Total Factor Productivity or Labor Productivity? Firm Heterogeneity and Location Choice of Multinationals

Published in International Review of Economics and Finance, 2017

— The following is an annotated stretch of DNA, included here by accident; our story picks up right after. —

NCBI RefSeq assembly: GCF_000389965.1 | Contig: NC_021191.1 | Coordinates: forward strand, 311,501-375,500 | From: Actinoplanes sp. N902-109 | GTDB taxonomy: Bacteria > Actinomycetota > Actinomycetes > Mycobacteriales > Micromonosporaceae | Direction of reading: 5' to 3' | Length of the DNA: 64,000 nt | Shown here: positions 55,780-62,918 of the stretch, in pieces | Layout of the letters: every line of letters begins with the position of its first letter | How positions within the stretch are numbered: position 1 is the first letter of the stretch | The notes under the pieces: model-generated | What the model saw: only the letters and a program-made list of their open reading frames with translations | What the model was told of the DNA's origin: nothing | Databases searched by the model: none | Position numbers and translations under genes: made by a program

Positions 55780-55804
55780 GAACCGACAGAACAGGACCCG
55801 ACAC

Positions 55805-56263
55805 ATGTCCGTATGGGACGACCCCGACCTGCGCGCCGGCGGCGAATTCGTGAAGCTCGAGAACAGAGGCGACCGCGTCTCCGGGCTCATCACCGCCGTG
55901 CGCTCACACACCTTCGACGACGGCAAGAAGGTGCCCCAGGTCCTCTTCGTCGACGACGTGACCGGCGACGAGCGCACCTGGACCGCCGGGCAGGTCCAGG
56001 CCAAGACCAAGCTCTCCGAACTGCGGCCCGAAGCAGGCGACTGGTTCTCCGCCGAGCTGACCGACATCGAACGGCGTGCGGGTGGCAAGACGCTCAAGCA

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This study considers total factor productivity and labor productivity as different proxies for firm heterogeneity, although they are often used interchangeably in the literature. I argue that the productivity measures are related to the foreign integration strategies adopted by the multinationals and should reflect a different productivity sorting. Using a panel data of Taiwanese multinationals, the empirical results show that the number of their investing locations increases with labor productivity but decreases with total factor productivity. The MNEs with higher total factor productivity were more likely to invest in countries with higher prices or wages. Empirical results also show that China is the top choice for the MNEs with either increasing total factor productivity or labor productivity. If their labor productivity is further increased, they would consider to invest in the U.S. or Hong Kong and Singapore.